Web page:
8.1.1. Degrees of freedom 138

8.1.2. Properties of the t-distribution 139

8.2. Hypothesis testing about the mean with unknown standard deviation 143

8.2.1. Percentiles of the t-distribution 143

8.2.2. Confidence interval and testing hypotheses about a given

population mean 144

8.2.3. One-tailed t-tests 147

8.2.4. Inference for a single mean at another significance level 147

8.3. Inferences about differences of two independent means 149

8.3.1. Point and interval estimation of the difference in two

independent population means 150

8.3.2. Hypothesis testing about the difference in two independent

population means 152

8.3.3. The case of unequal variances 156

8.4. Inferences about mean differences for related samples 157

8.4.1. The sampling distribution of the mean difference for two

related samples 158

9 Inferences about Population Variances 161

9.1. Estimation and testing of hypotheses about a single population

variance 161

9.1.1. Variance estimation 161

9.1.2. The random sampling distribution of the sample variance 162

9.1.3. Percentiles of the chi-square distribution 164

9.1.4. Confidence interval for the population variance 165

9.1.5. Testing hypotheses about a single variance 166

9.2. Inferences about two independent population variances 167

9.2.1. The F-distribution 167

9.2.2. Percentiles of the F-distribution 169

9.2.3. Confidence interval for the ratio of two independent

population variances 170

10 Analysis of Categorical Data 173

10.1. Inferences about a population probability (proportion) 173

10.2. Inferences about the difference between two population probabilities

(proportions) 176

10.3. Inferences about several proportions 178

10.3.1. The multinomial distribution 178

10.3.2. Testing hypotheses about multinomial probabilities 179

10.4. Testing categorical variable independence in contingency tables 182

10.4.1. Contingency tables 183

10.4.2. Joint and marginal distributions 183

10.4.3. Testing variable independence 184

11 Correlation 189

11.1. Relationship between a pair of random variables 189

11.2. Graphical trend of variable association 190

11.3. The covariance coefficient 193

11.4. The correlation coefficient 196

11.5. Linear transformation invariance of the correlation coefficient 201

11.6. Is there a discernible linear relationship pattern between two variables

in a studied population? 202

11.7. Cautions when interpreting a correlation coefficient 205

12 Simple Linear Regression 209

12.1. Dependent and independent variables 209

12.2. Intercept and slope 210

12.3. Estimation of model parameters (model fitting) 213

12.4. How good is the simple regression model? 216

12.4.1. Model residuals and the standard error of estimate 216

12.4.2. The coefficient of determination 217

12.5. Inferences about model parameters and the coefficient of

determination 221

12.6. Evaluation of model assumptions, and modifications 223

12.6.1. Assessing linear regression model assumptions via residual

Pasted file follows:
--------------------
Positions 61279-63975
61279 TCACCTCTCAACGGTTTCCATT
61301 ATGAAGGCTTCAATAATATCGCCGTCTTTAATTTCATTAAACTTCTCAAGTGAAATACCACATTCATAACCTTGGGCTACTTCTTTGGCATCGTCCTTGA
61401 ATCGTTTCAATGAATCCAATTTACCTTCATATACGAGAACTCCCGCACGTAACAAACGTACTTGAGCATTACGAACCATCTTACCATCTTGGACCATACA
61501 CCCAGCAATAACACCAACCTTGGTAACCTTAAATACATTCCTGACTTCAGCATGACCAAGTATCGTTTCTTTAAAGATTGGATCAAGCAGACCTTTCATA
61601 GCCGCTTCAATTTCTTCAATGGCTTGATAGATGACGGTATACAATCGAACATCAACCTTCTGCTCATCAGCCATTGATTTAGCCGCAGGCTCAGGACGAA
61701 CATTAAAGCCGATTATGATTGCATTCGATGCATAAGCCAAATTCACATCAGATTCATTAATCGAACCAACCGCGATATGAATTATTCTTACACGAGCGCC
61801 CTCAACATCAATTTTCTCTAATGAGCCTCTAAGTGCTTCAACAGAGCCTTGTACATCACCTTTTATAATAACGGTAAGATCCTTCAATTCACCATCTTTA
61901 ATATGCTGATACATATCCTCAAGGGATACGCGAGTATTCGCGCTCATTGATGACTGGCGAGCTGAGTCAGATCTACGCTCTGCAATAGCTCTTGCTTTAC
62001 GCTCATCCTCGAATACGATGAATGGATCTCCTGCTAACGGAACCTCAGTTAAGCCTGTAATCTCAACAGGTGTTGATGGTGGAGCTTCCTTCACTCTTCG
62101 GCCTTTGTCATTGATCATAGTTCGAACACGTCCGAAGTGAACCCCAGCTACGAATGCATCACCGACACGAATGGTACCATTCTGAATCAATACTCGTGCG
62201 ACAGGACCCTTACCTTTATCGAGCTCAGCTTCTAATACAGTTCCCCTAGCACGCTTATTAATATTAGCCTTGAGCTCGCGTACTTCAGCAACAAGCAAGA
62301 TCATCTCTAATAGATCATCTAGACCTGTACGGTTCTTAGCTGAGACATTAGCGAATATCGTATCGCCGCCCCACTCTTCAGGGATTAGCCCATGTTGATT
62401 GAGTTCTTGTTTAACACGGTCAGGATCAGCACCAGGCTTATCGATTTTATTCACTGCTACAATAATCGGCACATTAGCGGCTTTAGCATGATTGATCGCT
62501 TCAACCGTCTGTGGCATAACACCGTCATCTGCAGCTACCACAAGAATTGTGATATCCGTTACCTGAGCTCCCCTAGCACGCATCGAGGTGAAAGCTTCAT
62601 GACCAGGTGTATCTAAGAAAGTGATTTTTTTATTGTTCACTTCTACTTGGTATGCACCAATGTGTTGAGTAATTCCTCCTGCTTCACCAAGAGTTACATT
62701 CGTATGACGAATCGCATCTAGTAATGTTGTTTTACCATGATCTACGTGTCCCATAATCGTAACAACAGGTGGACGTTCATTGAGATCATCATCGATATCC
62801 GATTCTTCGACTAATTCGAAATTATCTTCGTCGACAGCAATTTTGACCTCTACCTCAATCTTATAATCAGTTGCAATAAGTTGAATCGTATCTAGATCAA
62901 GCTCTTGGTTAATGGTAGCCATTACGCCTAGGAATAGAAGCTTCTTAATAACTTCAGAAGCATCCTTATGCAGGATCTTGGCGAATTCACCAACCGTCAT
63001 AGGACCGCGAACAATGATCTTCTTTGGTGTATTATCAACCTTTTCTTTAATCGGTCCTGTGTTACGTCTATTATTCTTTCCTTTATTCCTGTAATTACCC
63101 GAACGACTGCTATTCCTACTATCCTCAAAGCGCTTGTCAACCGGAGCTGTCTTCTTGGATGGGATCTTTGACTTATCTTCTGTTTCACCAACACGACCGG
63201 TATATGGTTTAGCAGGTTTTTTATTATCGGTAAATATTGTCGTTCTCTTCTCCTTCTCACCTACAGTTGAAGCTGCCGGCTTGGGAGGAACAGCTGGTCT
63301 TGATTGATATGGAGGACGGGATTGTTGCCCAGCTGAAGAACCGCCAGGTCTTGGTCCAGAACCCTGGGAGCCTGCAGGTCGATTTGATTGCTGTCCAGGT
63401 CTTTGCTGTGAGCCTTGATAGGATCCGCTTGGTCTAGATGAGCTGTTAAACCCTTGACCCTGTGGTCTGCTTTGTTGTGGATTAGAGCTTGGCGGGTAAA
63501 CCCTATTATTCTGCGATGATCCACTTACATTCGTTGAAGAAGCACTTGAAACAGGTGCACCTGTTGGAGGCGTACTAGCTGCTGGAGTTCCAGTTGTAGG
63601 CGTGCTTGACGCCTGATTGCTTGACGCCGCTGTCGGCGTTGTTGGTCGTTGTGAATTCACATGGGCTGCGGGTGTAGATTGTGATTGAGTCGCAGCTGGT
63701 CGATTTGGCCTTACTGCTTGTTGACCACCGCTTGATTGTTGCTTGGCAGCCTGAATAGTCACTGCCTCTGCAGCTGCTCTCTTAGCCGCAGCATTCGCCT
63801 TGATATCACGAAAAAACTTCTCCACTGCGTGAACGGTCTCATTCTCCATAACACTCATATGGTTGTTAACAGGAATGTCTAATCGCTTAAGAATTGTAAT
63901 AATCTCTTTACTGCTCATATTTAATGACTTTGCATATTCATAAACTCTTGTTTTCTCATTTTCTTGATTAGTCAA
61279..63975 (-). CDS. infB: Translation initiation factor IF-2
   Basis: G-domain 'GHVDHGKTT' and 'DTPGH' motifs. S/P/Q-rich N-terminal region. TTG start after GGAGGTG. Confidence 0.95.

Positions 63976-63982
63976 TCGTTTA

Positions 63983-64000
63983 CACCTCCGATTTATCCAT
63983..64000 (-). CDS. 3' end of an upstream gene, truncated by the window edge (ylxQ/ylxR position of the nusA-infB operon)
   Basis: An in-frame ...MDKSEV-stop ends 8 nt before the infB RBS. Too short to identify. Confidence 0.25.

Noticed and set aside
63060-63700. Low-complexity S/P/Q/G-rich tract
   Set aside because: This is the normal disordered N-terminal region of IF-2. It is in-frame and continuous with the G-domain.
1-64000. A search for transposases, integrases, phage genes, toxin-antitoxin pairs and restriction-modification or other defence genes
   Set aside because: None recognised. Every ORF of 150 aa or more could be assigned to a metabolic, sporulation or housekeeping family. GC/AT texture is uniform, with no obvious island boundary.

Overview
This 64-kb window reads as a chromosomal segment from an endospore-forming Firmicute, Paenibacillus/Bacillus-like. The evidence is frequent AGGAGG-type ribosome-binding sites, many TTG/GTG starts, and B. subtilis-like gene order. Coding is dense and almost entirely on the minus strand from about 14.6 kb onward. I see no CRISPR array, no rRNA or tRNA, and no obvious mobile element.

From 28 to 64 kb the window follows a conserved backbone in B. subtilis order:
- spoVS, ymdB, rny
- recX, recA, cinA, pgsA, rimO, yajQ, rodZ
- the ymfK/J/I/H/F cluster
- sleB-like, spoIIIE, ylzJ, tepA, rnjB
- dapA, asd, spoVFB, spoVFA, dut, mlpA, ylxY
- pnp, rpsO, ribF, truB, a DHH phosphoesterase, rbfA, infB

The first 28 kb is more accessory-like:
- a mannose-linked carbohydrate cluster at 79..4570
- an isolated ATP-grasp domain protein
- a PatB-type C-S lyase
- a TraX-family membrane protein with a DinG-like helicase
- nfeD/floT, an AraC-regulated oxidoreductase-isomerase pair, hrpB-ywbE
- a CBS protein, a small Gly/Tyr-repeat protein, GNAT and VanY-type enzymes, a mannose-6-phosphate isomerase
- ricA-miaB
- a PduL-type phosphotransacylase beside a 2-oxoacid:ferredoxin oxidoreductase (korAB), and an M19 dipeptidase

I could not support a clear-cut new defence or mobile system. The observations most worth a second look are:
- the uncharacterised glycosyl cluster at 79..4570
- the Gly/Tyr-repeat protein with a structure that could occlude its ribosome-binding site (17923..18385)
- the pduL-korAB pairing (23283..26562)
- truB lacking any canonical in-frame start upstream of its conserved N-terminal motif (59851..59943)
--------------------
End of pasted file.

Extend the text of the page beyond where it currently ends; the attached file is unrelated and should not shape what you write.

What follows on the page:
plots 223

12.6.2. Model modification suggested by residual plots 228

13 Multiple Regression Analysis 239

13.1. Multiple regression model, multiple correlation, and coefficient of

determination 239

13.2. Inferences about parameters and model explanatory power 244

13.2.1. A test of significance for the coefficient of determination 244

13.2.2. Testing single regression coefficients for significance 245

13.2.3. Confidence interval for a regression coefficient 247

13.3. Adjusted R2 and shrinkage 248

13.4. The multiple F-test and evaluation of change in proportion of

explained variance following dropping or addition of predictors 250

13.5. Strategies for predictor selection 257

13.5.1. Forward selection 257

13.5.2. Backward elimination 258

13.5.3. Stepwise selection (stepwise regression) 262

13.6. Analysis of residuals for multiple regression models 264

14 Analysis of Variance and Covariance 269

14.1. Hypotheses and factors 269

14.2. Testing equality of population means 274

14.3. Follow-up analyses 281

14.4. Two-way and higher-order analysis of variance 285

14.5. Relationship between analysis of variance and regression analysis 291

14.6. Analysis of covariance 297

15 Modeling Discrete Response Variables 303

15.1. Revisiting regression analysis and the general linear model 303

15.2. The idea and elements of the generalized linear model 305

15.3. Logistic regression as a generalized linear model of particular

relevance in social and behavioral research 307

15.3.1. A ‘‘continuous counterpart’’ of regression analysis 307

15.3.2. Logistic regression and a generalized linear model with a

binary response 308

15.3.3. Further generalized linear models 309

15.4. Fitting logistic regression models using R 310

Epilogue 321

References 323

Index 325

About the Authors 331

* Tenko Raykov* is professor of measurement and quantitative methods at Michigan State University.

* George A. Marcoulides* is professor of research methods and statistics at the University of California, Riverside.